Jessica's Well

Wednesday, October 14, 1987… the warm, breezy day in the West Texas town of Midland was moving along routinely when the phones began to ring. A child was involved in a life and death situation that quickly caught the attention of an entire nation and much of the world. Eighteen-month-old Jessica McClure had fallen and was trapped in a well pipe that was only eight inches in diameter.

The first responders of Midland went into action and soon arrived at the tragic scene. They were both shocked and horrified at what they found. Thousands of people began to pray after realizing the incredibly dangerous situation they were watching unfold on live television. Many wondered if there was any hope for a successful outcome to this rescue situation.

The pipe that Jessica had fallen into entrapped her twenty-two feet below the ground. The first concern was to determine if she was alive. Silence was demanded at the site and distantly her crying could be heard. As they listened to her pitiful cries, it gave them hope. Maybe this child could be saved! Now that they knew she was alive, their minds and hearts could turn to plans of what could be done to get her out.

If there was one thing that was available in the oil town of Midland, Texas, it was drilling experts, drilling experience, and drilling equipment. The emergency call went out and rescuers of all kinds assembled at the site. Tears were shed as they realized the great jeopardy that she was in. They listened to her little voice softly wafting from the dark well pipe as she sang a “Winnie the Pooh” song.

Some fifteen hundred miles away I was drawn into this drama because CNN was there covering the story around the clock. I was the administrator of Baptist Park School at the time and was well acquainted with children who struggled in the classroom and had a difficult start academically. I had the privilege of being a part of their academic rescue. What a joy it was to see some of them conquer their difficulties and go on to earn diplomas and advanced degrees.

Sometime our rescue experience involved children who were struggling with a tragedy in life or difficult family situation. What a blessing it was to provide them a loving and stable educational experience which frequently led them to faith in Christ and a walk with Him in life. There were many blessings like these experienced in my forty-two years as the administrator of the school.
I found nothing, however, in my experiences to allow me to identify with the situation I was watching on the television screen that day. A little child trapped alive in what seemed to be a hopeless situation. I wept out loud as my heart was broken for her and her family. I prayed that God’s grace would envelope all who were involved in the rescue.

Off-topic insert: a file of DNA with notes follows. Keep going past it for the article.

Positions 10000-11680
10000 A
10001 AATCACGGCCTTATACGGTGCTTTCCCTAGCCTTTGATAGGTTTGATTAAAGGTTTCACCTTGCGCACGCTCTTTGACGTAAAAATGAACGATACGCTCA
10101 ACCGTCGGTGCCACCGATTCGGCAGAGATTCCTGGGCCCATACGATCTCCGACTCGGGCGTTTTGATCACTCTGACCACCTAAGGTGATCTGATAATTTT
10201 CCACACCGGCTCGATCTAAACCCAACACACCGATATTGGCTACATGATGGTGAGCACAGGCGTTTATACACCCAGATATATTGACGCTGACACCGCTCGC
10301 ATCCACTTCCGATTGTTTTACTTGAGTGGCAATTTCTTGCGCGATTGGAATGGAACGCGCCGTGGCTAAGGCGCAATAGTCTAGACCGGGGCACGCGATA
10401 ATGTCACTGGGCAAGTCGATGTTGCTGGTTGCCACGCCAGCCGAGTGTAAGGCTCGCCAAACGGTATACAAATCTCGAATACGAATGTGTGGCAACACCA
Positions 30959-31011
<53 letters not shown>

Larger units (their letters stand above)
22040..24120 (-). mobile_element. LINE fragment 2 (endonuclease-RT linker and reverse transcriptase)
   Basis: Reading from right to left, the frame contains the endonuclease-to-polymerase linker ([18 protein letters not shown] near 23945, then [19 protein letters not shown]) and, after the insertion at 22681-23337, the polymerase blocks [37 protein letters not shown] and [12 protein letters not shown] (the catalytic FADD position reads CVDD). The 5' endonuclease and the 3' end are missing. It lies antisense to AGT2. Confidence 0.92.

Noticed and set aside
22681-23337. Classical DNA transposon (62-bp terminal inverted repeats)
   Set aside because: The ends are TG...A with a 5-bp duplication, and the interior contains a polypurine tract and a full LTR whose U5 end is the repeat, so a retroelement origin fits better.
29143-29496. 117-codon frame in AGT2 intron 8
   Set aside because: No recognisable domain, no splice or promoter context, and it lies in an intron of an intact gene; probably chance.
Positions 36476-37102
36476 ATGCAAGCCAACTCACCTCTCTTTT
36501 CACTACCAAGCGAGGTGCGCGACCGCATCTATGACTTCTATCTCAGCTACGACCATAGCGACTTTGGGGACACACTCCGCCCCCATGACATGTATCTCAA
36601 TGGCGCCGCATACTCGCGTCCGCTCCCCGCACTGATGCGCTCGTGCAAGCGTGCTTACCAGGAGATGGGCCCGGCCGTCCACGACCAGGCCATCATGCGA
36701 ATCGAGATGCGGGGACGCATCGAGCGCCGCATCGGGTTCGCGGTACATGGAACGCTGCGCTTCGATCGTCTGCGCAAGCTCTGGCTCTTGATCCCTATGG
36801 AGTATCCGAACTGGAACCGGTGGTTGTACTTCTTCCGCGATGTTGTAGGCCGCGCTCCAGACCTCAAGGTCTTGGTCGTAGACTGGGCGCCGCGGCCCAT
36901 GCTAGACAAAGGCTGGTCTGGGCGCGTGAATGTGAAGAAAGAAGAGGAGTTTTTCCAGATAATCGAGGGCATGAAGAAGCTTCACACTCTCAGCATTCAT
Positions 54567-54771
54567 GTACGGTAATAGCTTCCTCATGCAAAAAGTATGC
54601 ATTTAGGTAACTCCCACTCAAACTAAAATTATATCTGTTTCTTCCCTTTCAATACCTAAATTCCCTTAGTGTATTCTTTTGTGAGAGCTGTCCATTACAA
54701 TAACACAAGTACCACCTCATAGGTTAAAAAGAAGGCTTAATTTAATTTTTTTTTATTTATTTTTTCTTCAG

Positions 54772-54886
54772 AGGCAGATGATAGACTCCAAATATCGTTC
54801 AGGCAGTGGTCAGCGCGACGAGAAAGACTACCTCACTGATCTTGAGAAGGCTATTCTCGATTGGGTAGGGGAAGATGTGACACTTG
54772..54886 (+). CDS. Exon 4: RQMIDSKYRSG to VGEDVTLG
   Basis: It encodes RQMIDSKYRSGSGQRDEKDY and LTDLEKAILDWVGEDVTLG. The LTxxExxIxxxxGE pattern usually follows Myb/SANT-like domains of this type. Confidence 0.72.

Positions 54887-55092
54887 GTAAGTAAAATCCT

Jessica had slid down the hole with one leg down and one leg up. She was stuck in a splits position. Cameras and lights gave additional proof of her life and dreadful situation. As the fire and rescue personnel depleted their options, the mining and drilling experts began to move into action.

Their plan was to drill a parallel shaft to a distance several feet below the entrapped baby. Their next phase would be to dig horizontally to a spot below her and then reach out to her from below her wedged position. All was going as planned until they hit a layer of rock. Needing additional help, they brought in some specialty equipment to solve that problem.

The most important concern was the physical health of Jessica. With no food or water and cold temperatures at night, their anxieties were justified as the rescue extended to two days. Time was now becoming the enemy of a successful rescue of a live little girl. The nation and the world prayed for baby Jessica.

On the third day, the cross tunnel opened underneath Jessica. The workers, at the risk of their own lives, had succeeded and the leg of a still trapped child could be seen from below. The rescue was now a crisis. Further time delays could prove fatal. Medical personnel simply had to get her out immediately even if pulling her loose injured her little body. They were of the belief an injured child could be fixed but not a dead one.

On the final effort, the tunnel “Rat” reached her, and it was evident to him that she was still very tightly wedged in place. He had with him a supply of grease which he lathered on both her and the sides of the rescue tunnel just beneath her. With one final try, she popped free and into her rescuers arms. Up the tight rescue tunnel she was carried, and her life was forever changed. I cried when I saw her emerge.
Later, Jessica experienced numerous surgeries to repair the wounds that occurred when her face and head scraped along the well pipe. She also needed work on a portion of her foot that had been denied blood flow because of the twisted position she had been in for those fifty-eight long hours of entrapment. Eventually she lost a small portion of one foot that gangrene had damaged.

She is now a grown woman, wife, and mother. She realizes how blessed she is to have literally no memory of her ordeal. She was quoted in an interview as saying, “God was on my side that day.” “My life is a miracle”.

This special story of God’s grace reminds me of a passage in the book of Psalms.
I remember the day God reached down into the life of a seventeen-year-old young man and pulled him out of a horrible pit of sin, saved his soul, and gave him a new song of praise. I have never been the same.
Has Jesus rescued your heart and given you a new life? He gave His life on Calvary for the people of this world who are trapped by sin. Call out to Him and He will reach down and rescue you for all eternity.

Isn’t God’s grace a wonderful thing?

Roger Allen Cook

I love to write stories about God’s grace. If you have a story I should consider, please contact me at: